6 Key Insights from Chris Gillebeau's 'The $100 Startup'
Magazine / 6 Tips for Turning Your Passion Into a Business

6 Tips for Turning Your Passion Into a Business

Entrepreneurship
6 Tips for Turning Your Passion Into a Business

Entrepreneur and world traveler Chris Guillebeau figured out the secrets to a successful small business by tracking 1,500 micro-entrepreneurs. In The $100 Startup, he distills his findings into a guide to turn your passion into a business. Here are the 6 invaluable insights from The $100 Startup.

  1. Passion alone does not equal a successful business.

    Convergence is the intersection of your passion and a product that people will actually pay money for you to produce. In order to launch a successful business you need to find an audience for the service you are willing to provide. You have to dig deep to figure out what aspect of your service appeals to people. It could be less complex than you think.

  2. Teach yourself how to pitch your business in 140 characters.

    Being able to write a “we” statement the length of a tweet allows you to cut through the jargon that might distract consumers from your product’s value.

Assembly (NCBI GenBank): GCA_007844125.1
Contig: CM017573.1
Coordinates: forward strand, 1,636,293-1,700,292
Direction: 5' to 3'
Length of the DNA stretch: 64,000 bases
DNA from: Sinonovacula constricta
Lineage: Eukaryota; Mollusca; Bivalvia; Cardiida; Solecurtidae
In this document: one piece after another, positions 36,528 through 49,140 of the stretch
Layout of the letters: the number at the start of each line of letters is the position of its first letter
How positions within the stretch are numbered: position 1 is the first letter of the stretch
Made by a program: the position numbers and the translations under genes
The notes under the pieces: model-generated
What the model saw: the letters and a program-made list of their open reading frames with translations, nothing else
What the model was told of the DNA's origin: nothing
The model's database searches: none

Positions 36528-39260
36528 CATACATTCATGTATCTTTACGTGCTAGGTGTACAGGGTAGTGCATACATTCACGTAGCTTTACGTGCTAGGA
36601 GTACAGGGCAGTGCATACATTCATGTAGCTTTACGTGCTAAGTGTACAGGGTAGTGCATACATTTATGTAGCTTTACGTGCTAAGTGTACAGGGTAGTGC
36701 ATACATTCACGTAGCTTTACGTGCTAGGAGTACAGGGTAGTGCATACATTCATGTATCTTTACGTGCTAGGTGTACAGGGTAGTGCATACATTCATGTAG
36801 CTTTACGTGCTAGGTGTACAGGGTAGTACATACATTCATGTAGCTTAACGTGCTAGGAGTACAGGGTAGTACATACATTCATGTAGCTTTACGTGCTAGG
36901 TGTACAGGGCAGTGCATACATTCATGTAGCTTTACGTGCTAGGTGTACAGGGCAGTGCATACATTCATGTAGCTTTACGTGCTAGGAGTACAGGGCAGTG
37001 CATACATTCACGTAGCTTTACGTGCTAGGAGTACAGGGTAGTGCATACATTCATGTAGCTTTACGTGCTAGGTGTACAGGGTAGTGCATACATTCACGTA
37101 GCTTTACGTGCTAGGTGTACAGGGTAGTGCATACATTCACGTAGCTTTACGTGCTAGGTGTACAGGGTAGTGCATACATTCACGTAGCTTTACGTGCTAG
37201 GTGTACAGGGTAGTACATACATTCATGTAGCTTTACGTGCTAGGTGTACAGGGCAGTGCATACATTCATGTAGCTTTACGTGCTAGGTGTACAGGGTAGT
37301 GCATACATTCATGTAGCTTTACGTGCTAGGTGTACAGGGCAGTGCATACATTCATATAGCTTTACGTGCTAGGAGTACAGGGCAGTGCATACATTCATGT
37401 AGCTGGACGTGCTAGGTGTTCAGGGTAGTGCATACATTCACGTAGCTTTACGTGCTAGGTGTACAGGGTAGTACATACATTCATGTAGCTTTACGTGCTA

3. Do more than customers expect.

    This doesn’t mean you should oversell your product. It’s never a good idea to promise more than you deliver. But something as simple as a handwritten thank you note alongside your handcrafted product can cement the relationship between you and your customers. Sometimes what people want is an experience, not just a service. A giveaway or contest might also inspire goodwill in your consumer base.

  4. Connect your product to its benefits.

    Marketing is key, even to a small business. But if your marketing doesn’t make a clear connection between your product and its benefits, it may not hook buyers. Emphasising your process could make users feel like they aren’t paying enough if you are particularly efficient.

  5. Focus on the outcomes of your incomes.

    People always want the premium option. You should always be looking to optimize your model for the most profit. For example, a subscription service guarantees a more consistent income than a onetime sale. Make sure you cost is consistent with the benefit of the product and not the cost of production.

  6. The size of your business is up to you.

    Unless you want to sell your company for enough money to retire on, you do not need to be able to scale your business. The larger you grow vertically by outsourcing tasks, the less control you will have over client relationships.

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